If you have a lot of debt, or simply more than you would like to have, it's definitely a good idea to make paying it off a priority. However, to make your efforts as effective as possible, you need to pay off your debt in the right way. There are some types of debt you need to get rid of as soon as possible, some that should be your second priority, and some that is actually OK to make the minimum payment and let the loan term play out.

Here's how to prioritize paying off your debt and why it's so important to your bottom line.

Highest interest means highest priority
Before you do anything else with your extra money, including setting it aside to invest, you need to get rid of your high-interest debt. For most people, this refers to credit cards, but there are some borrowers with auto and other loans that have double-digit interest rates.

Here's why – even if you are an excellent investor and can achieve say, 12% returns every year, you're still going to lose money over the long run if you're paying 20% interest on credit card debt. Once you get rid of this burden, real progress toward your financial goals can be made.

Pay off debt on cars and student loans next
Once your high-interest debt is eliminated, then it is OK to pay extra on your other outstanding debts. A lot of people want to pay down their car faster than they have to, or pay extra on their student loans, and this is a good goal to have.

flickr/ kitAy

And, just like with credit cards, it pays to prioritize these from highest interest rate to lowest. For example, if your student loans have a 6.8% interest rate and your car loan is at just 5% interest, your extra money should go toward your student loans first.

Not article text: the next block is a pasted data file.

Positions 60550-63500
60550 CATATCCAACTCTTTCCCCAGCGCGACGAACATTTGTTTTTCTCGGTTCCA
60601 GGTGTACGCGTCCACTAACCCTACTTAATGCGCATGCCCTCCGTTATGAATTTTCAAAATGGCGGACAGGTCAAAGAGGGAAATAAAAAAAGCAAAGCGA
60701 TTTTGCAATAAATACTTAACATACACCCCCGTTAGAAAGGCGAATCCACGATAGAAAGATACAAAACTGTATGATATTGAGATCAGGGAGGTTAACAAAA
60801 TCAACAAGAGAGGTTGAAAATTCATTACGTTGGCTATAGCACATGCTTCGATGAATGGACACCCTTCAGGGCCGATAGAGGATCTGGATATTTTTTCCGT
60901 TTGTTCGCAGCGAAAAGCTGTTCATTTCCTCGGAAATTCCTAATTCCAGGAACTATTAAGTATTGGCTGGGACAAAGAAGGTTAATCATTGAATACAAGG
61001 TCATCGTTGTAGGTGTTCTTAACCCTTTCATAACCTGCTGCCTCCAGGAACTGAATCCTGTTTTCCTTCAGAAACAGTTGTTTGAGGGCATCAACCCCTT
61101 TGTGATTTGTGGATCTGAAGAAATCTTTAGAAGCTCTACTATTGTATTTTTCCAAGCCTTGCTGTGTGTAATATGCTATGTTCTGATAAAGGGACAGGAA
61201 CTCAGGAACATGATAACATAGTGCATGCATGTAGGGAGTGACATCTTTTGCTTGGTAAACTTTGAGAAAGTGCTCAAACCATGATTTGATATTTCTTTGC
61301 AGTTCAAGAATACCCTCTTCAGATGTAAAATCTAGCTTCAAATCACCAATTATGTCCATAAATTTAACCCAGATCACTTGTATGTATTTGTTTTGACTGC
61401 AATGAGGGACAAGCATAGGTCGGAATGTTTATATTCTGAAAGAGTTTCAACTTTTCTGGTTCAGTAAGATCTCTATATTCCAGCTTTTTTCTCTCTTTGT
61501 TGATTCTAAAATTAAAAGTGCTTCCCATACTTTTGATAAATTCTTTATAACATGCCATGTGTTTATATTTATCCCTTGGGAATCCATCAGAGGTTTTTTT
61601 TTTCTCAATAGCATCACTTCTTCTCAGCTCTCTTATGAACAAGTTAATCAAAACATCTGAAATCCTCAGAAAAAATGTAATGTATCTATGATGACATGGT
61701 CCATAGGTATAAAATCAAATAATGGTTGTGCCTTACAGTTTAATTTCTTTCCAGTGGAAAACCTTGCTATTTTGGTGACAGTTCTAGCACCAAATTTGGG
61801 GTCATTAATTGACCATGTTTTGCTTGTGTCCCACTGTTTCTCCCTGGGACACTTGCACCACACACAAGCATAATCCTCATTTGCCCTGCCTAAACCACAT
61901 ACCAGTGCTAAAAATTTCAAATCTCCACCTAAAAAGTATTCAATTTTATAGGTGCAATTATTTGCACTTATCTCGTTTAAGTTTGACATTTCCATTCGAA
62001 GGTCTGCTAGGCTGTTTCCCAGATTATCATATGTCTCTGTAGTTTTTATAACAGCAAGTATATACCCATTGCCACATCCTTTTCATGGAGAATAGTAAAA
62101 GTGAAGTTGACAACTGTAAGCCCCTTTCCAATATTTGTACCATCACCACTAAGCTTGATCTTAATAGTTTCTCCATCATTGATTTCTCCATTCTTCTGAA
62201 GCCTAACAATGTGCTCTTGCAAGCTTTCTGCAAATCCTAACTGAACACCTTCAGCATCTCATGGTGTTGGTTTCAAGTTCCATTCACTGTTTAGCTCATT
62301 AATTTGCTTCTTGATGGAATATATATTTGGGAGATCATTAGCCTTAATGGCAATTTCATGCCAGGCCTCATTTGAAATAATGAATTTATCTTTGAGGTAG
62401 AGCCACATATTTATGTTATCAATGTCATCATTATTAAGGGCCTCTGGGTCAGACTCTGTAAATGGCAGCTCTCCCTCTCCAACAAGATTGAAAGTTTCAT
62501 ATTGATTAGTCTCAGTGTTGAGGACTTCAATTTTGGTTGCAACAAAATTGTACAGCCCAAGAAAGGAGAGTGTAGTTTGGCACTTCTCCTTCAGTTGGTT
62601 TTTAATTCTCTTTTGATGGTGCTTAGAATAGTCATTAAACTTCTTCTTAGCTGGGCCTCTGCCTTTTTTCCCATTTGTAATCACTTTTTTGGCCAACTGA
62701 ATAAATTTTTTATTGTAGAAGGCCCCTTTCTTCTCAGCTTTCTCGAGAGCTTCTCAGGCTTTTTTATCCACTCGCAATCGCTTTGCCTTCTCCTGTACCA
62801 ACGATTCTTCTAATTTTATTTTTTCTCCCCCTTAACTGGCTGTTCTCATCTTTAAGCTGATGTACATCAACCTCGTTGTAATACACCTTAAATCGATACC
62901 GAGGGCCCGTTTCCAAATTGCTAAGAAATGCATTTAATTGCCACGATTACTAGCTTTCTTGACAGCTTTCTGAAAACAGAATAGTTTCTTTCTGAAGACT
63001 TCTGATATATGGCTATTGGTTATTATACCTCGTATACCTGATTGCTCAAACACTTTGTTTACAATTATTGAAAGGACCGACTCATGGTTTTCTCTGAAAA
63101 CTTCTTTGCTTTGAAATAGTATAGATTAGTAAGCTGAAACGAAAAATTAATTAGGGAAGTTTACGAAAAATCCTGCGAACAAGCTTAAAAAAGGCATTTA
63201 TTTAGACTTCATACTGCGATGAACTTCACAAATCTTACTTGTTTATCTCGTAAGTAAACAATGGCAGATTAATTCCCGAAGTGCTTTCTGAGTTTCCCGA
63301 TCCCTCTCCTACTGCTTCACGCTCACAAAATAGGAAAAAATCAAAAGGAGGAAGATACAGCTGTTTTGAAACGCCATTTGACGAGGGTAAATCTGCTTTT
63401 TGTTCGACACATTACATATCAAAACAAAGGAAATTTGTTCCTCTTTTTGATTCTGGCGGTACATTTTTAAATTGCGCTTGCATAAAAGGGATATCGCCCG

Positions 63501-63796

Some debts are actually good
If you have a low interest rate, a mortgage can actually be a good debt to hold. Basically, mortgage rates are so low today that you can actually earn better returns by taking your extra cash and investing it.

flickr/ Mark Moz

Let's say that you owe $200,000 on a 30-year mortgage at 4.25% interest, and that you have an extra $25,000 sitting around. If you pay $25,000 extra toward your mortgage, you'll save yourself up to $19,300 in interest charges, depending on how much time is left on your loan term.

However, if you choose to invest that money instead and average 7% annual returns, which is a pretty conservative estimate, historically speaking, you'll accumulate more than $165,000 in returns on your investment over a 30-year period.

So, you may be better off making just your normal monthly mortgage payments, and allocating your extra money elsewhere.

What if you do it wrong?
Let's say that you have $10,000 in credit card debt at 18% interest and a $20,000 60-month car loan at 6% interest, and that for some reason you are determined to pay off your car as soon as possible. The standard minimum payments on these would be about $200 and $387, respectively, depending on the particular terms of your credit card agreement.

We'll also say that you have an extra $5,000 to pay down your debts. At first glance, it may sound like the same overall effect, but it's not. If you pay $5,000 of your credit cards off, it will cut the amount of interest you pay by $75 per month initially, or by about $900 per year. However, if you pay down $5,000 of your car loan, your interest savings will be just $25 per month.

Of course, the exact savings will depend on your particular circumstances, but you'll always save money over the long run by paying your highest-interest debts first.

In other words, by putting you extra money toward the higher-interest debt, you will end up paying less interest through your normal monthly payments and more toward paying down the principal.

So, while paying any of your debt down is better than none at all, prioritizing your debts correctly can save you tons of money in interest charges and reduce the amount of time it takes you to become debt-free.